Real fiction

(Young Voices Speak is’s blank space for thyouth to share their opinions, views, and perspective on any topic, issue, or matter)

QUEZON City, Philippines – The most important task a writer has is to create the perfect character that will bring color and life to an otherwise black and white story.  Writers painstakingly ponder what their characters would be like – their personalities, how they will act or react to things and situations, what they look like, and what their characters’ names are.

As the writer creates his or her fictional character, the writer puts a tiny portion of himself or herself in the character.

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There are good characters and there are bad characters. Not all characters gain the public’s approval. The reverse is also true; not all characters gain the public’s hate. This just proves that fictional characters are also subject to the truism that nobody can please everybody.

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A mark of a well-made character is the emotional impact that the fictional character makes. There are universally-loved and well-known characters out there whose emotional impact is considerably more real and lasts longer than that made by a real person.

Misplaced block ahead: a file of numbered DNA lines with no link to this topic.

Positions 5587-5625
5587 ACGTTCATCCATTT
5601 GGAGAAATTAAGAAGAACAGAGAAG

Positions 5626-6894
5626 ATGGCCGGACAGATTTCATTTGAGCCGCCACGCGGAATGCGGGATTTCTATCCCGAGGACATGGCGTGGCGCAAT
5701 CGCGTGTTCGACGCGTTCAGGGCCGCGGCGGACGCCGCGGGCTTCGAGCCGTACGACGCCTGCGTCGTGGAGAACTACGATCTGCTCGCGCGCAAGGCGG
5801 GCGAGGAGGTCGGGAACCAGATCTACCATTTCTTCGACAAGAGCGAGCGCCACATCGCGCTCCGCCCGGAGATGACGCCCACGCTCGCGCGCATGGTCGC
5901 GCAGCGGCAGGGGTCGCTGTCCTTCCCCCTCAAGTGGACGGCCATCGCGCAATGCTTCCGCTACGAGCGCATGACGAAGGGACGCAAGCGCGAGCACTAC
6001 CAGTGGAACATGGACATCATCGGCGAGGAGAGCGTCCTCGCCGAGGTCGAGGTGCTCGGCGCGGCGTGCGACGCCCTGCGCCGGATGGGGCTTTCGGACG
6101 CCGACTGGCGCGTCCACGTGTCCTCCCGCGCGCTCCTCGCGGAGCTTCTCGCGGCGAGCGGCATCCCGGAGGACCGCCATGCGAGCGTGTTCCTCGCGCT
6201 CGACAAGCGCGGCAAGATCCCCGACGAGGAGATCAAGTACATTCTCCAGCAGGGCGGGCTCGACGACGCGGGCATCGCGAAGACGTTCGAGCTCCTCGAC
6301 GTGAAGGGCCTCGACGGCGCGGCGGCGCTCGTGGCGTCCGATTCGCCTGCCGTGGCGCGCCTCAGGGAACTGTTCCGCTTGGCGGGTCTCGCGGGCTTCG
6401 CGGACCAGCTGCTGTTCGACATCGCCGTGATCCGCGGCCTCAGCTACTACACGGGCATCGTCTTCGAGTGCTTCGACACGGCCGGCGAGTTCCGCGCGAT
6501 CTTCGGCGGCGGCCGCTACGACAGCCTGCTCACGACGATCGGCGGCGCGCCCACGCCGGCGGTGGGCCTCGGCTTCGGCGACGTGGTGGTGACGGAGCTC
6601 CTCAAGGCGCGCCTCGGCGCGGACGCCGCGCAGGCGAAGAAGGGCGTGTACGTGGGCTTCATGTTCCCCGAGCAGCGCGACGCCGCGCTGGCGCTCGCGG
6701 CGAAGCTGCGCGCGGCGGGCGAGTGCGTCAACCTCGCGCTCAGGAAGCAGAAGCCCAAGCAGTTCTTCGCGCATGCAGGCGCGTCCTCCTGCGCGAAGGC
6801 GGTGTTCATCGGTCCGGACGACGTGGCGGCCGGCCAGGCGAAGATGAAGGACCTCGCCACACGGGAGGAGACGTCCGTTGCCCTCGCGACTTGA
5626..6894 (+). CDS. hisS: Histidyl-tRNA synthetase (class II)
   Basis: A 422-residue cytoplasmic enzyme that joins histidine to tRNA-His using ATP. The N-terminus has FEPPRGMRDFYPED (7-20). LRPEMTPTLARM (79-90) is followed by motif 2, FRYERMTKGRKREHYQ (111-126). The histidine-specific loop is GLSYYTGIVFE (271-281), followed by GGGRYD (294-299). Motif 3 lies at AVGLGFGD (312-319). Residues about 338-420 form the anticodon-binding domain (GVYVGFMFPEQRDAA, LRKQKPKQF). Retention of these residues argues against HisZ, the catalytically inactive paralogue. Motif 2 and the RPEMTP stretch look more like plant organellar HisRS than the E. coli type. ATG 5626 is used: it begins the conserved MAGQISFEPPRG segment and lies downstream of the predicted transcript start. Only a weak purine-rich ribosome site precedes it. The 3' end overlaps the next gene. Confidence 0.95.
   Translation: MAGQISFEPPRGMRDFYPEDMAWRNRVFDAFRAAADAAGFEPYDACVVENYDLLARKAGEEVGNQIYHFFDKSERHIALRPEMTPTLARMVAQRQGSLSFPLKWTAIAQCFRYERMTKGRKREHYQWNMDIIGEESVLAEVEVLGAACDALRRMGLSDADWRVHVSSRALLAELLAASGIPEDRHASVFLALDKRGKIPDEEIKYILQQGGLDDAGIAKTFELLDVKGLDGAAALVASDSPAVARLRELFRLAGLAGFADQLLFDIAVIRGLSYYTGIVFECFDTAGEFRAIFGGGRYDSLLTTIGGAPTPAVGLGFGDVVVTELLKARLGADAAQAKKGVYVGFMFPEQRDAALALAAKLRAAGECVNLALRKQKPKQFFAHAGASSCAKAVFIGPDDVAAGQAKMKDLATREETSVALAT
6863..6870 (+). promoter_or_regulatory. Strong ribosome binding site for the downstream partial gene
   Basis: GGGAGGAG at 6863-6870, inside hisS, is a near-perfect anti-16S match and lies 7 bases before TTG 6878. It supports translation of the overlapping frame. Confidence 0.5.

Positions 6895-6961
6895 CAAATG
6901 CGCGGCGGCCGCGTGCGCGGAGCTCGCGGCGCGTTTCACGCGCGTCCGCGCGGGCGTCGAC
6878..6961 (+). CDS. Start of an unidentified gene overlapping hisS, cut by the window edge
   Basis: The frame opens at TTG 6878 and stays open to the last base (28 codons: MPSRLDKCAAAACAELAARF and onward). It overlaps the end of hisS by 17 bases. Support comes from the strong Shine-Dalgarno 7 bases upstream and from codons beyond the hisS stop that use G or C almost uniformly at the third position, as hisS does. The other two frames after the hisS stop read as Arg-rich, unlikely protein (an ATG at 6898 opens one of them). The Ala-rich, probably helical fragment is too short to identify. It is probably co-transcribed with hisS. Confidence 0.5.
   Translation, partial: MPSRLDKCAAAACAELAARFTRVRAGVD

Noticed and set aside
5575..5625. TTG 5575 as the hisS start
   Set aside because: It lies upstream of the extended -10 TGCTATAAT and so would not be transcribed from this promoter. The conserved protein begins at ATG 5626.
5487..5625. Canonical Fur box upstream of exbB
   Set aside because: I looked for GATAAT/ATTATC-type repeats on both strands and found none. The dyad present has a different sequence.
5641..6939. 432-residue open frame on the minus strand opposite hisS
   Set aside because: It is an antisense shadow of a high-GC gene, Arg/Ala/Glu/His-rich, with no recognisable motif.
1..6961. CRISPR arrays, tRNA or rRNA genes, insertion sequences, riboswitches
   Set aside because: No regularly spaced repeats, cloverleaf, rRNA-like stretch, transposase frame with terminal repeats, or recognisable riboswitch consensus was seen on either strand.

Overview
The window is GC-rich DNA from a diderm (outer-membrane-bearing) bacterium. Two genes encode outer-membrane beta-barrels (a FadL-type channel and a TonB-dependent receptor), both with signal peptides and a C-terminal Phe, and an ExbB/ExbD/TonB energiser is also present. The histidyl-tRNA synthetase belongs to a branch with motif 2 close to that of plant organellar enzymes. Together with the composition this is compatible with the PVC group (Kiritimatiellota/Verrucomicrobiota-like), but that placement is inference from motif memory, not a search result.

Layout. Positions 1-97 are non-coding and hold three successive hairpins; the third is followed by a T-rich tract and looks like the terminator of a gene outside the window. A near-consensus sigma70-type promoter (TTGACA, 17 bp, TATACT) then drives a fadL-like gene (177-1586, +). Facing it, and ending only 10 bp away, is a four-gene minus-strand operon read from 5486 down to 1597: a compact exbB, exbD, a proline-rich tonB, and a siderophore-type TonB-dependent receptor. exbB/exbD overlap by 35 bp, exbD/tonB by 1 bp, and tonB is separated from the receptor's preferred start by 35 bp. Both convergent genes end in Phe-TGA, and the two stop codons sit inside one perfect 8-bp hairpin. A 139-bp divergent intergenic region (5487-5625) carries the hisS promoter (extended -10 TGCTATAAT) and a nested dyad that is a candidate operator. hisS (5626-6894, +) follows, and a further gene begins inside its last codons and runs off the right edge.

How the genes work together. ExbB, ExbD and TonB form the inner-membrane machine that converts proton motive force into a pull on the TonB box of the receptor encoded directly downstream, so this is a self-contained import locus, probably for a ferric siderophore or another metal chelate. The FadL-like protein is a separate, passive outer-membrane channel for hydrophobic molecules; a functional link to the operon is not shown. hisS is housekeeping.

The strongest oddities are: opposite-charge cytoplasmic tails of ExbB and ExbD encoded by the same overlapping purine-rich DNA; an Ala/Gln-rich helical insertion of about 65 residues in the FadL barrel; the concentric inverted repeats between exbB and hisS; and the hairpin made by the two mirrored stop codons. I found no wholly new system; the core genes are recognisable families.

That impact can be in the form of a real person’s envy for this character’s fictional life. No matter the hardships and difficulties that the character goes through, for the real person, it always seems  as if  he or she manages to pull through, coming out victorious and happy. The good character that is.


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But in real life, it’s just not like that. “Happily ever after” is not achieved easily.

This may be the reason why some writers are compelled to end their character’s life just as they are about to get that sweet victory, that happy ending. The writer ends up exerting his or her ultimate control, thereby creating a tragically beautiful story.


Rocelle Charlene Magcalas is a 4th year BA Communication student at New Era University. She loves writing novels during her past time.




(edited by Jay Paul Carlos, additional research by Vince Villarin)